Many firms consider copper cable assemblies, as recent advances make them viable options for high-speed applications.
Data center managers face the constant challenges of maintaining cabling and system power, as well as keeping data centers from overheating. Simultaneously, rising bandwidth demands force the deployment of solutions to continuously increase transmission rates.
To address all the challenges, many firms are considering copper cable assemblies, as recent advances make them viable options for high-speed applications. Many designers prefer copper interconnects to develop their channel design, simulation, and board layout expertise.
How far the bandwidth can be pushed is unknown, but 25 Gb/s channels offer potential game-changing solutions. High-speed copper products also deliver higher bandwidth compared to traditional copper at a lower cost compared to optical connectivity.
The Copper Connectivity-Optical Fiber Combination
While optical fiber is popular for long-distance network communications, copper connectivity offers cost-effective solutions for short-to-midrange applications. For designers, optical media also poses intrinsic challenges, including thermal and power management.
In contrast, passive copper cables fill the demand for low-cost, low-power, short-range (1-7m) applications and are often the best solution for stand-alone systems. Approximately 90% of applications are ≤5 meters, which includes most data connections in high-performance computing systems.
Network system data centers frequently blend optical modules and copper cable assemblies; savvy designers can readily integrate and optimize systems to leverage the strengths of each. High-speed passive 25 Gb/s copper channels also bring a competitive cost and performance solution to data center cabling — including top-of-rack, middle-of-rack, and connections to storage servers.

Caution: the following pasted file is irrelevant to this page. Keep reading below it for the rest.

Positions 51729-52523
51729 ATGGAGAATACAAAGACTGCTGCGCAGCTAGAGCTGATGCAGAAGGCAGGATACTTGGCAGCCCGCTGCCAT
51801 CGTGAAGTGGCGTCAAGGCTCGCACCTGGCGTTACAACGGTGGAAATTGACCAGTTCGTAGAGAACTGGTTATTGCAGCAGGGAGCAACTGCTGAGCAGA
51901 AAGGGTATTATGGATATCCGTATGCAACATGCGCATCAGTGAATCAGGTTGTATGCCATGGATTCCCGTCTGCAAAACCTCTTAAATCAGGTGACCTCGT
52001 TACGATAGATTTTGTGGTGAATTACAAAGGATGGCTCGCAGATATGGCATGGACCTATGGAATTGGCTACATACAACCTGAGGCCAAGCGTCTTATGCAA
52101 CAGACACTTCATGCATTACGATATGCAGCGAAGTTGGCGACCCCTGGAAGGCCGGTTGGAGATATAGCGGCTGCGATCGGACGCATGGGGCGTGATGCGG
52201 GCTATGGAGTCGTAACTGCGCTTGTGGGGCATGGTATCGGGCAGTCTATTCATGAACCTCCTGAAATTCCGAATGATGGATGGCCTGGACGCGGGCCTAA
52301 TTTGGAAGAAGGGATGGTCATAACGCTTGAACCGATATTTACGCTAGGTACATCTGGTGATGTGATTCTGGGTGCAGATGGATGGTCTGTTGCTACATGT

Increasing Data Center Capacity within the Same Footprint
High-density cables must retrieve and transmit data from storage rapidly to meet variable and peak demand. But current systems are limited by the front-panel I/O bandwidth density. One way to provide greater data rates is to increase the number of channels; however, front panels are already crowded, so adding additional ports is difficult.
Another way to expand bandwidth is increasing the data-rate of each channel, which enables data centers to grow capacity without additional floor and rack space. Increasing the data rate of each channel also increases port density at the panel.
A passive copper data rate for a single high-speed link of 10Gb/s requires 10 lanes to achieve an effective 100Gb/s data rate. Increasing the rate of each lane to 25Gb/s thus reduces the lane requirement from 10 to four lanes, saving valuable real estate and creating a higher-density front panel I/O.
All aspects of the channel should be assessed for variation across time, process, and temperature. The challenge of interoperable, high-speed electrical performance thus increases exponentially with a linear increase in speed. While 10Gb/s channels allow for margins of error in specifications, interoperability at 25Gb/s does not afford the same buffer, taking the challenge of universal interoperability to new levels.